|Photo by Ravi Roshan on Unsplash|
A reality check for a so-called “fitness professional”
“How do you, as a personal trainer-slash-fitness instructor, fit your own workouts in?”
The question came out of the blue from an acquaintance, and it threw me for a loop. I sucked in my stomach and wondered how I could cover up my arms without pulling them, turtle-like, into the top of my sleeveless dress.
The right answer, of course, is that I make time for myself.
That, despite my time-consuming “serious work” of writing and editing, and my one-hour-at-a-time “superhero work” of training clients — which usually involves demonstrating correct form or partnering up for a move or two — and leading boot camps (with more demos and partnering) — and teaching a fitness class (or two) per week, I still have the focus and energy to get to the gym for proper strength-training sessions, and I never miss the time I set aside for my running group. Yes, all this and the kids and the dog too!
And my hair? Beautifully styled, of course!
Now that you’re shielding your eyes from the glare off my halo, let me reassure you: the truth, of course, is different than the right answer.
I do demo moves for clients and participate whenever I can, but I am definitely not getting the same benefits from the workouts as my participants. I sneak in five to ten minutes of strength work before each session as I set up and practice the routines. I stay 15-20 minutes after my clients have left the gym or field and put myself through the same paces.
(In the case of my aqua fitness class, however, I am definitely working harder, since I’m jumping against gravity, while they are being buoyed up. Also, they’re all at least 60.)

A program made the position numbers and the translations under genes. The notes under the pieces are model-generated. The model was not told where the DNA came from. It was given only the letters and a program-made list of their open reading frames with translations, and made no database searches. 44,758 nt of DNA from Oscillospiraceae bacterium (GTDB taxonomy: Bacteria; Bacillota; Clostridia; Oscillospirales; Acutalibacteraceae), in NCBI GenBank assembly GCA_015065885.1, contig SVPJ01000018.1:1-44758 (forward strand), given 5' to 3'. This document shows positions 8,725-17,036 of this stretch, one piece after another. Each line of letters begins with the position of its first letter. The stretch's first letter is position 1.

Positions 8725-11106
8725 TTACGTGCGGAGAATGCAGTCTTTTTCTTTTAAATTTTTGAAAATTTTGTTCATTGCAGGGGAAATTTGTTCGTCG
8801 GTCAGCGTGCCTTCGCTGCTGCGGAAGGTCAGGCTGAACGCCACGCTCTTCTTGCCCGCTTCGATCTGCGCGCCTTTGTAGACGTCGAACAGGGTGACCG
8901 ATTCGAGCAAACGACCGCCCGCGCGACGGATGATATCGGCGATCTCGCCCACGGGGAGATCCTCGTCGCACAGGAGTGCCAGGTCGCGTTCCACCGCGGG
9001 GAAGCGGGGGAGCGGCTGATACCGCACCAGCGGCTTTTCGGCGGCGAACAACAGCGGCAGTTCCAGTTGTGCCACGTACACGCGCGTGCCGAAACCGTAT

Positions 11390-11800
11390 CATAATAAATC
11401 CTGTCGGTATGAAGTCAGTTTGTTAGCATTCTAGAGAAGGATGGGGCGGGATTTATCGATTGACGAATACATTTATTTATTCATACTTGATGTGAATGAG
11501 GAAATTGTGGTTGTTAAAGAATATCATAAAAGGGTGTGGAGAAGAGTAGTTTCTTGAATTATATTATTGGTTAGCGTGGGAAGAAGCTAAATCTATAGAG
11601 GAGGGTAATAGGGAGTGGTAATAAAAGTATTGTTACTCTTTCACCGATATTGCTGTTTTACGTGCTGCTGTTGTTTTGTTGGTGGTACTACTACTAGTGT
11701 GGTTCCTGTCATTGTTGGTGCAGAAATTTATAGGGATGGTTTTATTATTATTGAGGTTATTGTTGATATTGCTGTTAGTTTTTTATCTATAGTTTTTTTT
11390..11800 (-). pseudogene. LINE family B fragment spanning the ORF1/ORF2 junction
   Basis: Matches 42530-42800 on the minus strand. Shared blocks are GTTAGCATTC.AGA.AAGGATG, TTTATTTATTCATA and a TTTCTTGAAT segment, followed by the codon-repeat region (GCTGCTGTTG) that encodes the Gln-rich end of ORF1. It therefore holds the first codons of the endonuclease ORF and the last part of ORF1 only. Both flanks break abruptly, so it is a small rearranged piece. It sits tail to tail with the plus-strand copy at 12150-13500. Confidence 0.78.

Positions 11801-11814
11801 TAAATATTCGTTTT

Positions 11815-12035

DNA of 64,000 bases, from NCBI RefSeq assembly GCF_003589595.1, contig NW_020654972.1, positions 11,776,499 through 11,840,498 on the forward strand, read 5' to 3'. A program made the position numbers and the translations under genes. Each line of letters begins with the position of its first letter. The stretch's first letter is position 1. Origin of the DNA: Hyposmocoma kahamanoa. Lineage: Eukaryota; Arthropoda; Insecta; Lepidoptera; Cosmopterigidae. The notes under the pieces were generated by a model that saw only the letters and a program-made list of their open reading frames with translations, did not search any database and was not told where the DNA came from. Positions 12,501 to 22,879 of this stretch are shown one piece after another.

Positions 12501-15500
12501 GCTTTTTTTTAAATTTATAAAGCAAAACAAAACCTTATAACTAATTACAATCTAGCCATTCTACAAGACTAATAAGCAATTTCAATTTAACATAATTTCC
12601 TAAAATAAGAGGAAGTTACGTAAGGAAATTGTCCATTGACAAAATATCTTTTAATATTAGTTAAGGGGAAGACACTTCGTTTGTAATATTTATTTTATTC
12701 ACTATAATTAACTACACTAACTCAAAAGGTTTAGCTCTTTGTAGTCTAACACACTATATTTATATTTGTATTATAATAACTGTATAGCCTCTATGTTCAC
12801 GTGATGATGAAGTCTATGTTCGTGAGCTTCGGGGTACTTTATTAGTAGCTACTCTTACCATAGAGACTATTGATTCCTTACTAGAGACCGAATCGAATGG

And, when my kids are at swimming lessons, I sprint up the stairs to the leisure centre gym and work harder for 22 minutes than anyone else in the gym does for 60, so that I can be back down to greet them before they even get out of the pool.
My running group is sacred, too. It’s time that I have scheduled into my calendar, three times a week, and I go, and I run 6-10 miles to wherever the group has planned for that day. If I need to, I choose a faster pace group that promises to be back to our neighbourhood even 10 minutes earlier than my usual group (and skip the coffee afterwards), but I do it.
On days that I really can’t do the run and give the dog enough of a walk, he comes along to Primrose Hill, and gets off-leash, run-like-crazy frolic time while I do hill repeats four to six times. Forty minutes, and we’re both back home, sweaty, tired and ready for a shower or nap, respectively (lucky dog).
Lately, I’ve been adding in extra bursts of activity, especially on days when my kids need motivation. They absolutely abhor the monthly “fitness” days at their kickboxing class, and I’ve made them a deal to make the extra conditioning more mentally acceptable for them: for each pushup and burpee that they have to do, I will do the same number. As there are three of them and only one of me, it’s really not a fair bargain; it adds up quicky, but I do it, and I usually let them watch. Sometimes, when I feel that I haven’t lifted anything in a while, I’ll drop and do a few sets of 25-30 pushups in the afternoon, or after dinner. Without having to think too much, I can do up to 90 pushups, which seems like bragging, but it’s really not (this strength and endurance has been built by 30-plus years of doing pushups…with short-armed biomechanical efficiency).
Also, having been plagued with low-back issues for years (possibly exacerbated by pregnancy, my swayback is not making me look taller), I recently undertook a 21-day “fix” that involved repeating a short, low-intensity routine every evening. I completed it in only 26 days (ha!), and have realized that working my core daily (or almost-daily), even if I’m half-paying-attention-while-watching-tv really does make a difference to my posture, my pain and how I feel about my body.
So, there’s how I do it. A little piece here, a little piece there.
And no, my hair is not styled. Don’t be ridiculous.